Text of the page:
After a busy construction season, Jean Takekawa and her staff at the Nisqually National Wildlife Refuge finally have some time to catch their breath.
The refuge has completed the first year of work on the major estuary restoration project. When completed in two years, if things stay on track, the $12 million to $13 million project will restore more than 760 acres of the Nisqually River estuary.
Crews this year built the new exterior dike.
"It needs to settle and firm up over this winter so it can withstand the tides," Takekawa said.
Next year, crews will add the final foot to two feet of the dike, remove some water control structures and some interior dikes. In the third year, the boardwalk portions of a new 3 3/4-mile trail will be built in the northwest corner of the refuge. That trail will replace the popular 5 1/2-mile Brown Farm Dike Trail that looped around much of the refuge.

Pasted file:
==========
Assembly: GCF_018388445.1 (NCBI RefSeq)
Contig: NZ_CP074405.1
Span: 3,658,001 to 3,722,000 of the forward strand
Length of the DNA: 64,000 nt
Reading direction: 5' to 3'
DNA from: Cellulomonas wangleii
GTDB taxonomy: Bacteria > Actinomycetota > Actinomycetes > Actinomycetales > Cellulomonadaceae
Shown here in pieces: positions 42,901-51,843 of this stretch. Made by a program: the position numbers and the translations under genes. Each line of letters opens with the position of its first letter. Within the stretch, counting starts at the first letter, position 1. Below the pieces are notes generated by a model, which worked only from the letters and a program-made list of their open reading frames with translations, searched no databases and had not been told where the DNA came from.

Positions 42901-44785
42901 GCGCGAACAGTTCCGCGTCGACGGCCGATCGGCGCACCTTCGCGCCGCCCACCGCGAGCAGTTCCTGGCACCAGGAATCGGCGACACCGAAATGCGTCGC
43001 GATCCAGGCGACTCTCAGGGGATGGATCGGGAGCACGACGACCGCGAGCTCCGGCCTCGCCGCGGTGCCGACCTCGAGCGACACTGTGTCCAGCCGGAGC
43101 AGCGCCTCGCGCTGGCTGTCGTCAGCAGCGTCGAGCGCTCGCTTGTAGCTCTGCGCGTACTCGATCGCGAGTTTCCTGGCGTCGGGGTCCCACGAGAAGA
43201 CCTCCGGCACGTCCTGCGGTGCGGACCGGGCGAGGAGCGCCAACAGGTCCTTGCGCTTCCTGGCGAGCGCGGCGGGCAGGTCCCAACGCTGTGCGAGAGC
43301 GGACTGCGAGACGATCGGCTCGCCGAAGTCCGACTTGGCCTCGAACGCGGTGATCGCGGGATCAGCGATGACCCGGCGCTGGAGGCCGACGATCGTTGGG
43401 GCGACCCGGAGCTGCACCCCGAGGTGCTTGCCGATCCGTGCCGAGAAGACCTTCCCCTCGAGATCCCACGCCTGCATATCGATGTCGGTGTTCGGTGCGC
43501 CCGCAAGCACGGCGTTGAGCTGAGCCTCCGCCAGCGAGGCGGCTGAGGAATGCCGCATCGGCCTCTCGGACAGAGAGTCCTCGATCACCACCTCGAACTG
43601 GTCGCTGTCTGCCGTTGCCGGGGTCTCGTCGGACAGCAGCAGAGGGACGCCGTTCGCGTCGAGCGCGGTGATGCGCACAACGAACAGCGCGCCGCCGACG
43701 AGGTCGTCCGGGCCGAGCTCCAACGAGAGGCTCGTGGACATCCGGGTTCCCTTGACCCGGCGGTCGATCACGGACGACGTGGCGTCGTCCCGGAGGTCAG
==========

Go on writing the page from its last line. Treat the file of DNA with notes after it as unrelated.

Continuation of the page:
In the meantime, crews are to complete work this winter on the new education center. The building will have two classrooms, an orientation area, a large outdoors deck and an outdoor activity area.
The cost is estimated at more than $1 million.
"We’re excited about the outdoor activity area. Kids today don’t seem to have the opportunity to get dirty," Takekawa said. "Here they will be able to do things in an unstructured way, get off the trail. It’s an important way for kids to connect with nature and make that important lifelong connection with nature.
"We’re excited, there’s some good things going on despite the grim budget," she added.
The refuge is located between Tacoma and Olympia, at Exit 114 off Interstate 5.